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Effective and compliant computer system validation is critical to any pharmaceutical or FDA-regulated organization. During the past 30 years, best practices that have been developed will ensure that validation activities are cost-effective while meeting all aspects of FDA compliance.
The Webinar will focus on the importance of ensuring that electronic record/electronic signature (ER/ES) capability built into FDA-regulated computer systems meets compliance with 21 CFR Part 11. This includes development of a company philosophy and approach, and incorporating it into the overall computer system validation program and plans for individual systems that have this capability.
FDA’s 21 CFR Part 11 was enacted in the late 1990s and implementation success across the pharmaceutical and other regulated industries has been mixed. There are very specific limitations that arise when using ER/ES capability, such as the elimination of print capability to prevent users from making decisions based on a paper record as opposed to the electronic record. It also requires very specific identification of users that ensures the person signing the record is the same person whose credentials are being entered and verified by the system. Rule for changing passwords must be rigorously adhered to and the passwords must be kept secure.
It is also critical that the system specify the exact meaning of the signature. It may be that the person conducted the work, recorded the result, reviewed the result, or approved the result. A person may simply be attesting to the fact that they reviewed the work and the signatures, and there was appropriate segregation of duties (i.e., the person recording the result is not the same as either the person reviewing or the person giving final approval).
A company must have specific policies and procedures in place that explicitly state responsibilities and provide guidance for implementing and using ER/ES capability. These must clarify the 21 CFR Part 11 regulation and provide insight as to the way the company interprets their responsibility for meeting it. As FDA continues to evolve and change due to the many factors that influence the regulatory environment, companies must be able to adapt. New technologies will continue to emerge that will change the way companies do business. While many of these are intended to streamline operations, reducing time and resources, some unintentionally result in added layers of oversight that encumber a computer system validation program and require more time and resources, making the technology unattractive from a cost-benefit perspective.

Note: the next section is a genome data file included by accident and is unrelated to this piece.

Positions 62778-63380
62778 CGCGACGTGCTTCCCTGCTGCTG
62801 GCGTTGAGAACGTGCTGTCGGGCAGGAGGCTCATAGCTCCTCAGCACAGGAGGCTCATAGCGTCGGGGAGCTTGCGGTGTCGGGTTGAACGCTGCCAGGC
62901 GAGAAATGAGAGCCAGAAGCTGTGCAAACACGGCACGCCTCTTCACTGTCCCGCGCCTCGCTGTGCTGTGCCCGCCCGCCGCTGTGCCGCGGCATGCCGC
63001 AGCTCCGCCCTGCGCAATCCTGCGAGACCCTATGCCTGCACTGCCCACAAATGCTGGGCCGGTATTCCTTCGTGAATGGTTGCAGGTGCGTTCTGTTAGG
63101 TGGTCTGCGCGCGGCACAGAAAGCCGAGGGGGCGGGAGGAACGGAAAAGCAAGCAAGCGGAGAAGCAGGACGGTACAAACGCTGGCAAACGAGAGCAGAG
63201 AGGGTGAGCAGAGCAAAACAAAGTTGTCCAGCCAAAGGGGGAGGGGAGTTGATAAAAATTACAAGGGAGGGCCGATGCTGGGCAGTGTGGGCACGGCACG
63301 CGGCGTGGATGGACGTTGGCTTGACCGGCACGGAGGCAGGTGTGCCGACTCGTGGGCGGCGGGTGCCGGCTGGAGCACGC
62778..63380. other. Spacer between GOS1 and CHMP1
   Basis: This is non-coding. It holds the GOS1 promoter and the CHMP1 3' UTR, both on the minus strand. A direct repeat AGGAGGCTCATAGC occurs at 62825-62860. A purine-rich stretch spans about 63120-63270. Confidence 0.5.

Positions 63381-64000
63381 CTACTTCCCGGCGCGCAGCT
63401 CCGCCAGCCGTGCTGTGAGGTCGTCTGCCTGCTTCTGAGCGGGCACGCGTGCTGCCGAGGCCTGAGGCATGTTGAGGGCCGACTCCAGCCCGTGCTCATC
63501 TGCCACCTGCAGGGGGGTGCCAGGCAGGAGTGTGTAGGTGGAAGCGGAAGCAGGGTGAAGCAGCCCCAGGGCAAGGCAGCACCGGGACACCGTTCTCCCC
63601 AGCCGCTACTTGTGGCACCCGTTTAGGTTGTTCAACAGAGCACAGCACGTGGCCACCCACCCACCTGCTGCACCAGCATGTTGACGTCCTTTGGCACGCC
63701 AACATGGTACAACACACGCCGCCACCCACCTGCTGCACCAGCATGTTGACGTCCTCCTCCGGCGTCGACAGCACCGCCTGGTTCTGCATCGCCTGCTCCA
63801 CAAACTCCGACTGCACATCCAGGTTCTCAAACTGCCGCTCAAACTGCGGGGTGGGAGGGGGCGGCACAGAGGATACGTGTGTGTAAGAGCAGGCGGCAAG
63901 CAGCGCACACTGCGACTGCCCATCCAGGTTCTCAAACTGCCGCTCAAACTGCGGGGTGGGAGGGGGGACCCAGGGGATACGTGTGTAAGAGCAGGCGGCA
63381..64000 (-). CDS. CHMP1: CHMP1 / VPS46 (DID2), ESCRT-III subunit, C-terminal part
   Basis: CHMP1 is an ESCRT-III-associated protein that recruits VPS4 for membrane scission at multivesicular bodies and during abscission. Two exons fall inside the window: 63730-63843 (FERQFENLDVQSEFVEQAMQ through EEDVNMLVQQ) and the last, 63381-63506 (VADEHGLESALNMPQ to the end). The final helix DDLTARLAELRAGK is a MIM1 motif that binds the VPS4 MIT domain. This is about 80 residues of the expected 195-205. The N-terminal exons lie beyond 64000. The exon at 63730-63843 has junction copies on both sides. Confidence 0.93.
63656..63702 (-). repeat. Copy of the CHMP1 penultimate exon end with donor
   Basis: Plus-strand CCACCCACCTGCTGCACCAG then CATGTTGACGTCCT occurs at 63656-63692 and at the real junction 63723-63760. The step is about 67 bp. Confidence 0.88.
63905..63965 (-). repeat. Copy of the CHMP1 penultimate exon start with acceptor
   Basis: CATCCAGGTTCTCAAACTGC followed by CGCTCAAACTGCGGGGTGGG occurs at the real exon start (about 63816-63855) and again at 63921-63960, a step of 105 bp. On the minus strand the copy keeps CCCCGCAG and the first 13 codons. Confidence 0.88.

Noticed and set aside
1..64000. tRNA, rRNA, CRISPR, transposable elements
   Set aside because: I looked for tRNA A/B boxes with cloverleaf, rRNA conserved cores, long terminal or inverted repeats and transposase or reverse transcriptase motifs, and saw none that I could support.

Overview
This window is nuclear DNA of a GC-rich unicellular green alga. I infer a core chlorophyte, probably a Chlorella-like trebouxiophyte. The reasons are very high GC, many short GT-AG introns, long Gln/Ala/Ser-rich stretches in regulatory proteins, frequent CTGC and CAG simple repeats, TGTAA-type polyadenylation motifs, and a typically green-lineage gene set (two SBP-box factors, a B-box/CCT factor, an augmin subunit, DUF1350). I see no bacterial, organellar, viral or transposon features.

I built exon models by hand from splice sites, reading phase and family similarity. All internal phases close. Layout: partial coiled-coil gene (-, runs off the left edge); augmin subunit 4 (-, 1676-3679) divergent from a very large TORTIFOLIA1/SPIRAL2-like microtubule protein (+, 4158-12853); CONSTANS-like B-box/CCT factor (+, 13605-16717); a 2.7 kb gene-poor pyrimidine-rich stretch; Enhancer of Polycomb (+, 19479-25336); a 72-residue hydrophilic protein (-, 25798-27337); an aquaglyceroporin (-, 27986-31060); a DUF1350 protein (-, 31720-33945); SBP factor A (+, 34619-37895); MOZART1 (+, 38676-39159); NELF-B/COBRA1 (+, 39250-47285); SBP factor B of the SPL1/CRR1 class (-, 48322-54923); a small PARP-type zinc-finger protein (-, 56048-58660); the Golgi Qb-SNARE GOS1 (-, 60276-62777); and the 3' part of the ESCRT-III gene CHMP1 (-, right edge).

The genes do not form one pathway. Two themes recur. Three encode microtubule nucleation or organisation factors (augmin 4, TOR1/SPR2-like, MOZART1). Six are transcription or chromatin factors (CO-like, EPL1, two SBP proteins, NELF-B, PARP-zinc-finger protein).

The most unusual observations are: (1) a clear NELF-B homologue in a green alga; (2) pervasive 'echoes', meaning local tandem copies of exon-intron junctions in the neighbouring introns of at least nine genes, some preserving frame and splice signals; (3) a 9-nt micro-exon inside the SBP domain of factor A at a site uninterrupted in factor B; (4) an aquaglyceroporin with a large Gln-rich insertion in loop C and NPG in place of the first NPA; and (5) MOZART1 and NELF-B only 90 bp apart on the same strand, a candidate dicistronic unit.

- How and What is needed to comply with 21 CFR Part 11.
- Best practices related to FDA compliance and Computer System Validation.
- Strategies to comply with FDA rules and regulations including 21CFR Part 11 by eliminating complexity and cost
- Application and Procedures of SDLC methodology that support Computer System Validation process.
- Effective way to document the process of Computer System Validation, and maintain current information to computer’s different system.
- To gather information about the trends in validation.
- Techniques for reducing costs associated with implementing, using, and maintaining computer systems in regulated environments
- Examples of industry best practices for following the SDLC methodology.
Area Covered In The Session:
- Computer System Validation (CSV) and the System Development Life Cycle (SDLC) Methodology
- Good “Variable” Practice (GxP) (Good Manufacturing Practice (GMP), Good Laboratory Practice (GLP), Good Clinical Practice (GCP))
- Validation Strategy that will take into account the system risk assessment process
- FDA’s 21 CFR Part 11 (Electronic Records/Electronic Signatures) Guidance
- Strategic Approach to ER/ES Compliance
- Policies and Procedures to support GxP compliance with 21 CFR Part 11
- Training and Organizational Change Management best practices to help move the organization in a new direction
- Industry best practices and common pitfalls.
- Information Technology Analysts
- QC/QA Managers
- QC/QA Analysts
- Clinical Data Managers
- Clinical Data Scientists
- Analytical Chemists
- Compliance Managers
- Laboratory Managers
- Automation Analysts
- Computer System Validation Specialists
- GMP Training Specialists
- Business Stakeholders responsible for computer system validation planning, execution, reporting, compliance, maintenance and audit
- Consultants working in the life sciences industry who are involved in computer system implementation, validation and compliance
- Auditors engaged in the internal inspection of labeling records and practices
About Our Speaker:
Carolyn Troiano has more than 35 years of experience in computer system validation and compliance in the pharmaceutical, medical device, tobacco and other FDA-regulated industries. She is currently an independent consultant, advising companies on computer system validation and large-scale IT system implementation projects.
During her career, Carolyn worked directly, or on a consulting basis, for many of the larger pharmaceutical companies in the US and Europe, where she developed validation programs and strategies. She collaborated with FDA and other industry representatives on 21 CFR Part 11, the FDA’s electronic record/electronic signature regulation.